So much of what we do is now online, including bill payments and purchases. Unfortunately, with that increased online activity comes with it increased risk in having your financial information comprised. Recently I’ve had a few of nonprofit clients ask me if they should get a credit card for their organization or if they should just use the debit card linked to their bank account. Before I go into best practices, lets summarize the differences.
The important takeaway from these differences is the fraud liability component. In the event you are using a debit card and it is compromised, your organization is at a higher risk of losses. When someone steals your debit card they have immediate access to the funds in your account. It can take up to 10 days for the bank to investigate the fraud and return your money. Even worse, if it takes you more than 48 hours to notice and report the fraud, you might be liable for as much as $500.00.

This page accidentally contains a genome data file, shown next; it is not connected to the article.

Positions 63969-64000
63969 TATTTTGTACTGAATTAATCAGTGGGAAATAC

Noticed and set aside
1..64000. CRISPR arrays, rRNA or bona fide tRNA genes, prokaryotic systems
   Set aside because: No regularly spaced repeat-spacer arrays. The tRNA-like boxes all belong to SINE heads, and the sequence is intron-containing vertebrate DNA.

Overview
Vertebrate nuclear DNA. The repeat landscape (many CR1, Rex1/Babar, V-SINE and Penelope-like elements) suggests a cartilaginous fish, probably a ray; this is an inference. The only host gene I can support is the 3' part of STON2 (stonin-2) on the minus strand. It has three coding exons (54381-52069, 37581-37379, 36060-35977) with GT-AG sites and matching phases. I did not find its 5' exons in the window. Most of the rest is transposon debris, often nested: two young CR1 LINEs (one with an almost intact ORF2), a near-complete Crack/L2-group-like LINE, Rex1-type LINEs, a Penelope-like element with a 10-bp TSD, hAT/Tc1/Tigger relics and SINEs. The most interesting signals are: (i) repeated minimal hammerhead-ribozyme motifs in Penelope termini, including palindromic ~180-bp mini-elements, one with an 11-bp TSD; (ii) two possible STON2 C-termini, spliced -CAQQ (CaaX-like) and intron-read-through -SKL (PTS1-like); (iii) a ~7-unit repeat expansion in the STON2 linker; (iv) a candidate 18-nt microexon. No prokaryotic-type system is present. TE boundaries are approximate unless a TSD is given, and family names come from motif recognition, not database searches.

When someone steals your credit card, they have immediate access to your line of credit. The funds in your actual bank accounts are separate and under the federal consumer protection law, you can never be liable for more than $50 of fraudulent activity on a credit card.
Another issue that organization may face with the use of debit cards is “blocking”. This is where a merchant will block a card in advance for the estimated cost of the transaction even though the charge might not be completed for several days. If you are close to your account limit, you could end up having transactions refused or checks bouncing.
If your organization needs to make online purchases and applies for a credit card, you can always keep limits low and balances can be paid on time so as not to incur fees. Here is a great resource from the Federal Trade Commission with more Debit Card and ATM facts and how to protect yourself.